Are NTD Programs “Pro-Poor?” Insights from the Demographic and Health Surveys

Health equity is one of the core values – and goals – of global health. The World Health Organization (WHO) states that addressing health equity entails more than focusing on health determinants, as differences in health status infringe upon our ability to flourish and enjoy overall wellbeing.1 Nowhere is the claim of equity more important than in efforts to control and eliminate neglected tropical diseases (NTDs), which perpetuate a vicious cycle of infection and poverty.2-4  NTD programs target these diseases, and we consider NTD programs to be “pro-poor”.2 But are we actually reaching those who are most economically and socially disadvantaged?

A paper just published by Nathan Lo and colleagues, with co-authors from FACE, examined this question.5 Using data from demographic and health surveys (DHS) from 50 countries between 2003 and 2017, we assessed whether children in families with the lowest incomes were more likely to receive treatment for intestinal worm infections (i.e., in a “pro-poor” or equitable manner). In 90% of these countries, we found just the opposite – deworming was more common in children from wealthy families! Overall, 27.5% of children in the lowest wealth quintile received deworming medicine during the previous 6 months (as reported by mothers), compared to 38.3% in the highest wealth quintile. We also observed considerable geographic inequity within these countries.

Without evidence to document equitable coverage and access, we cannot assume that our NTD programs are actually reaching those at greatest risk. Consequently, our programs may not always be “pro-poor,” despite our best intentions. As an NTD community, we can do better. FACE is continuing to work with Dr. Lo and colleagues at the WHO, UC San Francisco, and Stanford University to explore opportunities for routine monitoring of equity in national deworming programs. Such monitoring is essential for ensuring that NTD control and elimination programs do all they can to achieve the goal of health equity.6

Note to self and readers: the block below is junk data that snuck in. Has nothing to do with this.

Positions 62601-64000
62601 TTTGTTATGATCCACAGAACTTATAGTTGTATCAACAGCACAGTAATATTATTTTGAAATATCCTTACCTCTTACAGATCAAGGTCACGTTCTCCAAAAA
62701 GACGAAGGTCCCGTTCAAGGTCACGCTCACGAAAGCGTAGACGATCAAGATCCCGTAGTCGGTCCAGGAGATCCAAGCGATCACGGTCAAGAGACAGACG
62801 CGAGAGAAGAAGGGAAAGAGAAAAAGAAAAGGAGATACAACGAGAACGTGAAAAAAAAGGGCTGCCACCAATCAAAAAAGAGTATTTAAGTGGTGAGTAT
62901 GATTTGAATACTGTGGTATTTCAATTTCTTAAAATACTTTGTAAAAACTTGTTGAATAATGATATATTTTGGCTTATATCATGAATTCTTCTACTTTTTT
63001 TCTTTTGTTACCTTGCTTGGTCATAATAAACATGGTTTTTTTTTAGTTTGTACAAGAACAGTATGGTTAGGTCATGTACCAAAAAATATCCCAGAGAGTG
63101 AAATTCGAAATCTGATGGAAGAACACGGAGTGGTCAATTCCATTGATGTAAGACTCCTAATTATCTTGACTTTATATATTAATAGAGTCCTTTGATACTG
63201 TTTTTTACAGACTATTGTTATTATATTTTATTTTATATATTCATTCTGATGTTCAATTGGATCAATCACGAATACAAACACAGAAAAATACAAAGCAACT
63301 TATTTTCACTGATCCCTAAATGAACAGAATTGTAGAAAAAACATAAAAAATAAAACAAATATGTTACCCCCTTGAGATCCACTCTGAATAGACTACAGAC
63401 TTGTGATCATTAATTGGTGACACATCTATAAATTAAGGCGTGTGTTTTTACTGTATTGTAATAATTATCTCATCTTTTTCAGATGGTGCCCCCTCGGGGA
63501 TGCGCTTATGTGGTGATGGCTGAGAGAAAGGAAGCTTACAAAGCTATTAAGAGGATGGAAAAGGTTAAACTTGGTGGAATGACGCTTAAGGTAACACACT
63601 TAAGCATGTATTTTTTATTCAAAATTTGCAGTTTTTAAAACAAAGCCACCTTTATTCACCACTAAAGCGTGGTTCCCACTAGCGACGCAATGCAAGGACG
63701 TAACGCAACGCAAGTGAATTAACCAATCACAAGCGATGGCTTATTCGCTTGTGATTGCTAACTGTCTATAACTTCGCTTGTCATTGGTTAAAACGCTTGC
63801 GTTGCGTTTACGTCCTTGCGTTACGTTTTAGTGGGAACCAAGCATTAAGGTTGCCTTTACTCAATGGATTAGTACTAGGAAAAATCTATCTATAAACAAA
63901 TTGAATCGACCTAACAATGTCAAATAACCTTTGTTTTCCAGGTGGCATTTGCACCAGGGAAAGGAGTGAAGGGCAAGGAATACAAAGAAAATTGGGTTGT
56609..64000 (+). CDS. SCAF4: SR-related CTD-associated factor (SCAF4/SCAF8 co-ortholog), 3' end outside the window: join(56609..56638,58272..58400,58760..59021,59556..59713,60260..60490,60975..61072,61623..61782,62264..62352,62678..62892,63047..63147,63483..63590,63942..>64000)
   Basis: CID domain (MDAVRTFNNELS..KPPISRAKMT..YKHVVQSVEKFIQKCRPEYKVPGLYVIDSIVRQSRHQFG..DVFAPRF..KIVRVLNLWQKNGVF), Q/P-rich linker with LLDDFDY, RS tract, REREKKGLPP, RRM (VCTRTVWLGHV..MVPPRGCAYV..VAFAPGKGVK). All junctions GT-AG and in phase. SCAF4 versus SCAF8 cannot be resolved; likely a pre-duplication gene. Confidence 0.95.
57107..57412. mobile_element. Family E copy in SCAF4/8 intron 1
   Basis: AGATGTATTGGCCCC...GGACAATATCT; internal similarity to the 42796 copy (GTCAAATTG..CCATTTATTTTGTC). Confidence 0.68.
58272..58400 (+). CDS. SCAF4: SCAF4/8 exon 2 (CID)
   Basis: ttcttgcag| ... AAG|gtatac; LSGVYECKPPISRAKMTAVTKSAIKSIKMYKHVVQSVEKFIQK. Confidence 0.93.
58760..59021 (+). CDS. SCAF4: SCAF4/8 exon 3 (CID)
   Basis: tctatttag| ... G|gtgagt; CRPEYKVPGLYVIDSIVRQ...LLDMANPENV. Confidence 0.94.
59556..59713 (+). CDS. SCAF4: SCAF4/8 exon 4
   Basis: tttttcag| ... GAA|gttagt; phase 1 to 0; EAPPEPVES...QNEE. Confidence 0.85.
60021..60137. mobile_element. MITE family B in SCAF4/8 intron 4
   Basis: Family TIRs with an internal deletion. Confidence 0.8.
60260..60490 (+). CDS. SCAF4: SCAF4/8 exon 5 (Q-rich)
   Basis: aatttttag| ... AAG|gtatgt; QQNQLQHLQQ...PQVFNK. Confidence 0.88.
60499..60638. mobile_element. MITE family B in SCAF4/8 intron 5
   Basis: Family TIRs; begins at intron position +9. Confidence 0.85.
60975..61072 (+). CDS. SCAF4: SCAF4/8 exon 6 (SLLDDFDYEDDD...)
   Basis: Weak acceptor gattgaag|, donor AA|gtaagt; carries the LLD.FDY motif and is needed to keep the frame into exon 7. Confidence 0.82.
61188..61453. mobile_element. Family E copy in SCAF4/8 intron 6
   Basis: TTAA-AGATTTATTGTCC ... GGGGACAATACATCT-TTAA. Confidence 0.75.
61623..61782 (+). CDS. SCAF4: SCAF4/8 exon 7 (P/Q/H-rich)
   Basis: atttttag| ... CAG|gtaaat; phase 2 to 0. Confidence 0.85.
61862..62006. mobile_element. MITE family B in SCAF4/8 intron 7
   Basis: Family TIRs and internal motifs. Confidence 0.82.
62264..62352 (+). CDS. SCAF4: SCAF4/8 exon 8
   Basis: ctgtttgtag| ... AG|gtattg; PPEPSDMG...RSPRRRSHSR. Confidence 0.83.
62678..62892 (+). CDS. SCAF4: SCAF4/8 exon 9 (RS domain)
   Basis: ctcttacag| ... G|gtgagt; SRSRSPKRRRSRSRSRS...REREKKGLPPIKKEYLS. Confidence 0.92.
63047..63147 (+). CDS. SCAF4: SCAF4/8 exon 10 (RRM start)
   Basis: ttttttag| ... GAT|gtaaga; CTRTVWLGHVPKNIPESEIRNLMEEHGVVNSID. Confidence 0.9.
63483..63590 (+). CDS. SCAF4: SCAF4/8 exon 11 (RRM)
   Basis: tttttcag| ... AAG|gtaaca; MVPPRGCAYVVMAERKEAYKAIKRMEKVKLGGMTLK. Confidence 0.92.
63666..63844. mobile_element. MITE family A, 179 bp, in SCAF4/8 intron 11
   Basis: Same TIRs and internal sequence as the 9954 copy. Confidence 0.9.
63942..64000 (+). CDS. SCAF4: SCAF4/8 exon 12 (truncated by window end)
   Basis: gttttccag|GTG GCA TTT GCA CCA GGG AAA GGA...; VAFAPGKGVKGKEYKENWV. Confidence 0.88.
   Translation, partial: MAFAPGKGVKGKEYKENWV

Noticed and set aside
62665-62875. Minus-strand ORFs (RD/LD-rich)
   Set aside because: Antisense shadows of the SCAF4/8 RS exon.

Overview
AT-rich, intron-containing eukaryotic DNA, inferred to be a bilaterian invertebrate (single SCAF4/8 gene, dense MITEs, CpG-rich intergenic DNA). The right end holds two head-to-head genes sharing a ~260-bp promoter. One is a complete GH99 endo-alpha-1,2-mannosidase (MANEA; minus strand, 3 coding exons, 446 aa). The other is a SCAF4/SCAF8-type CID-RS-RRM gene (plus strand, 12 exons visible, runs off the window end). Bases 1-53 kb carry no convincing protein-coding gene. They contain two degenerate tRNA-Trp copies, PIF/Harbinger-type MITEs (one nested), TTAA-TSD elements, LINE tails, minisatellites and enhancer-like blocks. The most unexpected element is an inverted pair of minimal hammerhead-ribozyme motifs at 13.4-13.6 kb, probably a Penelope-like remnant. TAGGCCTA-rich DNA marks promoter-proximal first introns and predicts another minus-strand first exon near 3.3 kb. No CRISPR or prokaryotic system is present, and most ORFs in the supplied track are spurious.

References

  1. World Health Organization. Published online June 8, 2011. Accessed October 8, 2019.https://www.who.int/healthsystems/topics/equity/en/.
  2. Hotez P, Raff S, Fenwick A, Richards F, Molyneux DH. Recent progress in integrated neglected tropical disease control. Trends in Parasitology, 2007; 23(11): 511-514.
  3. Hotez P, Fenwick A, Savioli L, Molyneux D. Rescuing the bottom billion through control of neglected tropical diseases. Lancet 2009; 373(9674), 1570-1575.
  4. Bailey TC, Merritt MW, Tediosi F. Investing in justice: Ethics, evidence, and the eradication investment cases for lymphatic filariasis and onchocerciasis. Am J Public Health 2015; 105:629–636.
  5. Lo NC, Heft-Neal S, Coulibaly JT, Leonard L, Bendavid E, Addiss DG. State of deworming coverage and equity in low-income and middle-income countries using household health surveys: a spatiotemporal cross-sectional study. Lancet Global Health 2019; Published online September 23, 2019. https://doi.org/10.1016/S2214-109X(19)30413-9.
  6. Constitution of the World Health Organization”, American Journal of Public Health 36, no. 11 (Nov. 1, 1946): 1315-1323. https://ajph.aphapublications.org/doi/10.2105/AJPH.36.11.1315.

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